Why are agencies great catalysts for tech companies?

Over the years I’ve noticed a few agencies that created tech products and then span them out as a separate business. Last week I took to Linkedin to see how wide-scale an occurrence this actually was.

As you’ll see, we rapidly came up with the following list of businesses…and that’s just the start:

Moz from SEOMoz

Basecamp from 37 Signals

Decibel Insight from Decibel agency

Harvest came from Iridesco

Formisimo from the E Word

Ruler Analytics from Epic New Media

ShopBlocks from Tecmark

Padoq from Nothing but Epic

ShopIt from ProjectOcto

Aeroparker from KMP Digitata


Given the nature of my LinkedIn network, this list obviously has a UK and digital marketing bias.


So why does this happen?

Dan from Ruler Analytics described the creation of the platform as “scratching their own itch” since their clients had specific reporting requirements that weren’t being met by existing players like Google Analytics.

Meanwhile, Adam at Shopit told me,  “We love e-commerce here and felt that many popular platforms out there offered the wrong functionality and/or pricing model for clients who didn’t have a lot of money to start with, but “wanted it all” nonetheless. So we aimed to build our own bespoke one, that we have since rolled out wider.”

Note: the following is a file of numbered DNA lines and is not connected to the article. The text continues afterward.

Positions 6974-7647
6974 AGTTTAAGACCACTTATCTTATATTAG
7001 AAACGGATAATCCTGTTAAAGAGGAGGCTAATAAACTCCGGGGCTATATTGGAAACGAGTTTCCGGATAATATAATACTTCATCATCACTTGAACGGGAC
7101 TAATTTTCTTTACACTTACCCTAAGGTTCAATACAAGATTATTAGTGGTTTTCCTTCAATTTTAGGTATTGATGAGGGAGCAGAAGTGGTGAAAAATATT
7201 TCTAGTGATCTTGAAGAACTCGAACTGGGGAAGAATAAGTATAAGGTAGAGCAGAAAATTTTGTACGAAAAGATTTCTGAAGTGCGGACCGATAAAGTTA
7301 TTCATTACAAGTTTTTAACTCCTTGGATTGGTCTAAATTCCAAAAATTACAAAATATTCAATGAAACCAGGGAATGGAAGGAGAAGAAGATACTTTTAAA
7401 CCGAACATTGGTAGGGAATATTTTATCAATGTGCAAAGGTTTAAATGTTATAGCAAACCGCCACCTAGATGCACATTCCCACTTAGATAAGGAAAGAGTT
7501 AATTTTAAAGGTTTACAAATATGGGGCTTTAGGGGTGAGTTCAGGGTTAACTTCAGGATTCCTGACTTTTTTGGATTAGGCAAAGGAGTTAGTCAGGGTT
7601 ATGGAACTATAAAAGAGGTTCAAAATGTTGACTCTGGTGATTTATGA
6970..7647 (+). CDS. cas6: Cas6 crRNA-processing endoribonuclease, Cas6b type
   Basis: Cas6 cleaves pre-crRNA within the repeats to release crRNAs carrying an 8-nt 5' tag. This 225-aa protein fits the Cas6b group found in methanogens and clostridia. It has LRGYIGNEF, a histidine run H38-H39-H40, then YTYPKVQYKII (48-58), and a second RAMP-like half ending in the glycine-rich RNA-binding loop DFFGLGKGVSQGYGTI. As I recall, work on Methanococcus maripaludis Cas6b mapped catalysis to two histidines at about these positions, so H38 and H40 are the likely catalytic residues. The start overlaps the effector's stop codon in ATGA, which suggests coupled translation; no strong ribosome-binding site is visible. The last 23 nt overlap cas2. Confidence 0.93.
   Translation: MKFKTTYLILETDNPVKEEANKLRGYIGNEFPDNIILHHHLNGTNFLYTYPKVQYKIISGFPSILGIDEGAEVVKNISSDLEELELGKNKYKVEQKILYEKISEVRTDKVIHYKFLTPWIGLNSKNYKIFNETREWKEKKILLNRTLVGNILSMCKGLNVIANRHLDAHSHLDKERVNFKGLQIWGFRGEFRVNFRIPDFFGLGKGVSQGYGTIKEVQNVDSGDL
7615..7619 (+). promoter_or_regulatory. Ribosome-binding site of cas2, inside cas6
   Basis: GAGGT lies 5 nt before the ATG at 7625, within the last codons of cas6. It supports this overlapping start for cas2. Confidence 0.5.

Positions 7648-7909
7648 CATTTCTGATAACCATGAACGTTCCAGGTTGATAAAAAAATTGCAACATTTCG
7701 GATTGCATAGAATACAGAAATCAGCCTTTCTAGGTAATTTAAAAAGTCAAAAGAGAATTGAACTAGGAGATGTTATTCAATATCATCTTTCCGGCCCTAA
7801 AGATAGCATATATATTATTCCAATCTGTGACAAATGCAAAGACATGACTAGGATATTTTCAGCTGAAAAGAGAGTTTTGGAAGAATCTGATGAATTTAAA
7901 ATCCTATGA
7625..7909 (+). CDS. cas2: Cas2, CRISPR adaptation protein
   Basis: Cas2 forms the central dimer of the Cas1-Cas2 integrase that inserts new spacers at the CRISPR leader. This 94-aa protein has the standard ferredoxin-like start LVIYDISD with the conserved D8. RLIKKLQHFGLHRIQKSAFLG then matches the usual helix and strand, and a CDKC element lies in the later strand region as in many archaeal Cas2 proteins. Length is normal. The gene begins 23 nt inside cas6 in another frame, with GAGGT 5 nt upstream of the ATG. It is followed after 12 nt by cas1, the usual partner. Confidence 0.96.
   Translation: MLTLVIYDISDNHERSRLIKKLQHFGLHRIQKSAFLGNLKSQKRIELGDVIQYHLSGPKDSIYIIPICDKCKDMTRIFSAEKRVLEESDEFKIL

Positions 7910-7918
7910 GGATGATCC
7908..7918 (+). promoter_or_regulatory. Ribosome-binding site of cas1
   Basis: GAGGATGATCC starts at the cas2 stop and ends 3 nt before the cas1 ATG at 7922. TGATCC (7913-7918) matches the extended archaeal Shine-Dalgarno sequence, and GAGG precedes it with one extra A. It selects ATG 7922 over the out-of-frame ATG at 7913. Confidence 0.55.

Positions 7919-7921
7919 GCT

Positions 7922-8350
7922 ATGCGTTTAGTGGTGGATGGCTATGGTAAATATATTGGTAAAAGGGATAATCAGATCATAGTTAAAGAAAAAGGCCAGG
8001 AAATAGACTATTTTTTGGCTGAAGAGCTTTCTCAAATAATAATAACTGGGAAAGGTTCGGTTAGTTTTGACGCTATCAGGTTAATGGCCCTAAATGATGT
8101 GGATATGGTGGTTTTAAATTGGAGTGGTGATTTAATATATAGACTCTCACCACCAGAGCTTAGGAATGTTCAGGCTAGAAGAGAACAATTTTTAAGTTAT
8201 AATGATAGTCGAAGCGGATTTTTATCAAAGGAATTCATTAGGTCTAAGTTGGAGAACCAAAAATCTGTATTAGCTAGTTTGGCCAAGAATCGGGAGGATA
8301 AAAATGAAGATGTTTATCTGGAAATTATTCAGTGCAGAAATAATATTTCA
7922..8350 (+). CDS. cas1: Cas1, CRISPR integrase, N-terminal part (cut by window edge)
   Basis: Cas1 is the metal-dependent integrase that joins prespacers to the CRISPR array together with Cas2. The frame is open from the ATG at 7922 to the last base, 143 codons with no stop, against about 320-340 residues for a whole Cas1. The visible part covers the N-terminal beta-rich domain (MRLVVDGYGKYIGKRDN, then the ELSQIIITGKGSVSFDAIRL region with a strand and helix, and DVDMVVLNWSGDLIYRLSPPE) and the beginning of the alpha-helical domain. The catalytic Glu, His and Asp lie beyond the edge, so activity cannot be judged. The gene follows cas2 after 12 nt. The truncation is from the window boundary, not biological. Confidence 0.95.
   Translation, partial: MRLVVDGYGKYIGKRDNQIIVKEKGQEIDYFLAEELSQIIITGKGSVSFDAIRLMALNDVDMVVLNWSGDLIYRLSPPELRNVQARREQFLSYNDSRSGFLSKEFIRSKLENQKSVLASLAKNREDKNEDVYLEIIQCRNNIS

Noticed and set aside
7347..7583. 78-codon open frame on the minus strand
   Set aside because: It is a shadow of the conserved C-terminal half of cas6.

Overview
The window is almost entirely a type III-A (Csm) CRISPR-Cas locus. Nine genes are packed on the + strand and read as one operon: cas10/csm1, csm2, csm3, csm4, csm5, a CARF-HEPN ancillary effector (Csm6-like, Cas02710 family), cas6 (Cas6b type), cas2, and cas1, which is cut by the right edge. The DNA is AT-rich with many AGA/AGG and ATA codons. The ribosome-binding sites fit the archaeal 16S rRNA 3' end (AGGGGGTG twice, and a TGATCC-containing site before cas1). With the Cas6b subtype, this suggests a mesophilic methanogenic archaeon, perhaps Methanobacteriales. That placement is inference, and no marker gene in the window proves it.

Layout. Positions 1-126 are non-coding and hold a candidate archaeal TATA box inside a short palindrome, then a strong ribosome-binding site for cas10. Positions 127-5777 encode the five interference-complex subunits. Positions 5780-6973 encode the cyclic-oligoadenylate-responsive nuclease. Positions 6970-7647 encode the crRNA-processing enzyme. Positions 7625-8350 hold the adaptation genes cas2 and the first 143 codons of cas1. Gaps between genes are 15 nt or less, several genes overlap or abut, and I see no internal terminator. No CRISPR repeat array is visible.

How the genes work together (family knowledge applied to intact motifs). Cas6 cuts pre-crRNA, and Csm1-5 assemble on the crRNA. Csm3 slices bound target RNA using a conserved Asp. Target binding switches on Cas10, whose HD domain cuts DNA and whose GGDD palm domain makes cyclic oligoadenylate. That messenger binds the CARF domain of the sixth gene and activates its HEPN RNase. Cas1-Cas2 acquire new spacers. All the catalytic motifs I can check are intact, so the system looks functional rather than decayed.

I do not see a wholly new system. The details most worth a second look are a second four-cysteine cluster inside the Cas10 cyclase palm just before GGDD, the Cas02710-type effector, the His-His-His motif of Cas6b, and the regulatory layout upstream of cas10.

As an agency, you’re often able to see the same problems and challenges surface across multiple clients, and if there isn’t an ideal solution out there, it makes sense to try and develop it.



Agencies are service businesses so rely heavily on people. For nearly all agencies, staff costs are their largest investment by far, and if you want to double in size you’ll likely have to double your headcount, or something near it.

As a result, an agencies ability to grow is constrained by its expertise at retaining existing employees and recruiting great new ones.

At a time where the digital industry is struggling with a skills shortage, this further challenges growth.

A tech product, while still requiring great people, has different limiters on growth, and can often scale faster.


Making the break

The real challenge is being able to separate out the tech product into its own business. All too often in the agency world, unforeseen client pressures require resource to be shifted from the tech platform back into the agency, thus halting product development, and sometimes allowing a competitor to overtake.

All of the examples above either operate as separately registered companies or the agency morphed into the tech business and adapted its business model.

In my opinion, this is the key reason we don’t see even more products born out of the agency world.


I’m genuinely fascinated by this trend so please comment below with other examples.

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